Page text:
The Weekly Trader

Each weekend, I study market behavior using sentiment and technical indicators. My goal is to use clues, observation, and indicators to analyze underlying market conditions. If you can determine the current market environment, it may help you to create profitable trading strategies.

RELEASED: Understanding Options (McGraw-Hill, 2E), Understanding Stocks (McGraw-Hill, 2E), Start Day Trading Now (Adams Media), and Predict the Next Bull or Bear Market and Win (Adams Media): http://bit.ly/1bl0ZNk

My latest book (eBook) has been released: Prepare Now and Survive the Coming Bear Market. Amazon: http://goo.gl/2wWC8X Nook: http://goo.gl/VQstmr  Smashwords: http://goo.gl/eBpYBT 

 

AAII survey (6/17/2015)

25.4% Bullish. 40.3% Neutral. 34.3% Bearish. 

Bearish: If sentiment is over 50% bullish.

Bullish: If sentiment is over 50% bearish.

 

Investors Intelligence (6/16/2015)

45.5% Bullish.  16.5% Bearish.

Bearish: If sentiment is over 60% bullish. (Note: Percent of bears is still at historic lows. 13.3 % is the 1987 low.)

Bullish: If sentiment is over 60% bearish.

 

VIX: 13.96 (on 6/19/2015)

Bearish: Less than or near 12.

Bullish: Greater than or near 40.

 

RSI (S&P 500): RSI is at 52.23 (on 6/19/2015)

Overbought (i.e. Bearish): When RSI rises to 70 or above.

Oversold (i.e. Bullish): When RSI falls to 30 or below.

Note: RSI can remain overbought or oversold for extended time periods.

 

Moving Averages (daily): The S&P is slightly above its 50-day moving average, and pointing down

Bearish (Short-term Downtrend): Index crosses under 50-day, 100-day, or 200-day MA.

Bullish (Short-term Uptrend): Index crosses over 50-day, 100-day, and 200-day MA.

 

MACD (S&P 500): MACD is slightly above its zero line and even with its red 9-day signal line. (Note: I’m using the settings, 19,39,9, recommended by Gerald Appel, MACD’s creator.)

Bearish: MACD line crosses below 9-day (red or gray) signal line. MACD line (black line) crosses below zero line.

Bullish: MACD line crosses above zero line. MACD line crosses above 9-day signal line. 

 

Bonds: U.S. 10-year yield is at 2.27% (on 6/19/2015).

Note: 3.0% or higher is significant (consider selling bond funds as yield rises). 3.5% or higher and risk increases (for bondholders). Note: Bonds had a significant rally last week. 

 

Analysis: According to the indicators and clues (and common sense), the market will be unpredictable this week. Unfortunately, the indicators can’t tell us how volatile it will get. Trumping the indicators is the Greek drama, and judging by the S&P futures (Sunday night), investors believe there will be a final agreement. As I mentioned last week, observe how the bulls and bears fight for Dow 18,000 and S&P 2100. By the end of the week, we should know who won.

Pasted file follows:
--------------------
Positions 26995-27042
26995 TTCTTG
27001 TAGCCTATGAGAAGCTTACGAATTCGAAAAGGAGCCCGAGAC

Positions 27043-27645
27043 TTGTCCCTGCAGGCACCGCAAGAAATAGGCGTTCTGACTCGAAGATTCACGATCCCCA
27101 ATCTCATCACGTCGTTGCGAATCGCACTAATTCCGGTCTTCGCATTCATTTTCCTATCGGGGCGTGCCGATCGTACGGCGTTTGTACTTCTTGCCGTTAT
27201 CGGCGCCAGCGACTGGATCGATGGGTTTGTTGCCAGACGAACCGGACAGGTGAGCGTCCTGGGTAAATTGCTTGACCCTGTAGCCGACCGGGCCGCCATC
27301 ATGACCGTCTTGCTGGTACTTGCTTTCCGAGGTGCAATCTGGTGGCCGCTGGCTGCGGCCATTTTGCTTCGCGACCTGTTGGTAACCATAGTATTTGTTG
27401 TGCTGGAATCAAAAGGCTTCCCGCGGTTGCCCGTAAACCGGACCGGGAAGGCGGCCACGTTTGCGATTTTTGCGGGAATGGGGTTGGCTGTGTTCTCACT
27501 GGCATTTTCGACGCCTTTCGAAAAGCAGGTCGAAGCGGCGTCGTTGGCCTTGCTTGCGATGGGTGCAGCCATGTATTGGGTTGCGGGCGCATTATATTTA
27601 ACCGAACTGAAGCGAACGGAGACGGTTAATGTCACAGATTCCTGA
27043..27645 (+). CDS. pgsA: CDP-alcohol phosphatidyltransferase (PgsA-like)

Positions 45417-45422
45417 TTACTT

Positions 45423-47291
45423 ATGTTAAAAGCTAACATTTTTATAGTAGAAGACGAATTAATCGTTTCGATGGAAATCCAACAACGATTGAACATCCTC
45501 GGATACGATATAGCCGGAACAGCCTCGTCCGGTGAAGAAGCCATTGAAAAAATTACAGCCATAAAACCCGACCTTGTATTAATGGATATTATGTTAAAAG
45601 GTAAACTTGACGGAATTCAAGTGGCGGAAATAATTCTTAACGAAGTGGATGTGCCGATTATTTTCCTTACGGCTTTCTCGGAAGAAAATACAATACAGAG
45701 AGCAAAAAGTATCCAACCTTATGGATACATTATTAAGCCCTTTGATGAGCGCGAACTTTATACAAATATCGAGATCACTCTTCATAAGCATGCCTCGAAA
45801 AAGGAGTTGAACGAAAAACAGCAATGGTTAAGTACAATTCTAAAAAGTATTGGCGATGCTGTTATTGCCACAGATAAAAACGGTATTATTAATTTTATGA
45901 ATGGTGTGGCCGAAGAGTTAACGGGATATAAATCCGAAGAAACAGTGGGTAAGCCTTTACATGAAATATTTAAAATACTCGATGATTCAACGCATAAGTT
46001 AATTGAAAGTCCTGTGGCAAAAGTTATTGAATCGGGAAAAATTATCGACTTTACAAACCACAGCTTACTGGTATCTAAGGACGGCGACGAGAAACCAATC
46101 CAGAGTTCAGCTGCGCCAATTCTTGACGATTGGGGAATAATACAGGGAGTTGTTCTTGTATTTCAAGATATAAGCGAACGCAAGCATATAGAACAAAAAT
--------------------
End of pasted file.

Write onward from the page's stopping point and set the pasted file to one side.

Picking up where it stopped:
Opinion: Last week, the bears had the upper hand, and then Janet Yellen appeared, and said nothing surprising, but the indexes skyrocketed higher. And here we are at Dow 18000 and S&P 2100. Once again, the short-term trend is sideways. 

As mentioned above, the highlight of the week will be Greece, and the outcome is unknown. Will the ECB and Greece kick the can down the road, or attempt to solve Greek’s debt problem? No one knows the answer although there are “hopeful signs.” Most important is the market’s reaction. The probabilities are good that it will be a volatile week.

The longer the Fed plays “hot potato” with Mr. Market, the longer they keep interest rates low, the higher the debt goes, the more dangerous the market becomes. How will the Fed respond to a 10 or 15 percent correction? You know the answer: they will buy even more bonds. Yes, it gets curiouser and curiouser.

It’s not easy to stay sane in a mixed-up world. It might be weeks, months, or longer than you ever imagined, but this party will end. Few appear to be prepared for interest rates going higher and a market going lower, but that day is coming. Wise investors are preparing for the inevitable smash, although it might occur in waves rather than at one time.

I’ll leave you with a Jesse Livermore quote, a saying true now as it was 100 years ago: He wrote: “Stocks are manipulated to the highest point possible and then sold to the public on the way down.”

Bottom line: Don’t forget that human nature never changes. By the way, this should be an interesting week. 

 

Each weekend, I study market behavior using sentiment and technical indicators. My goal is to use clues, observation, and indicators to analyze underlying market conditions. If you can determine the current market environment, it may help you to create profitable trading strategies.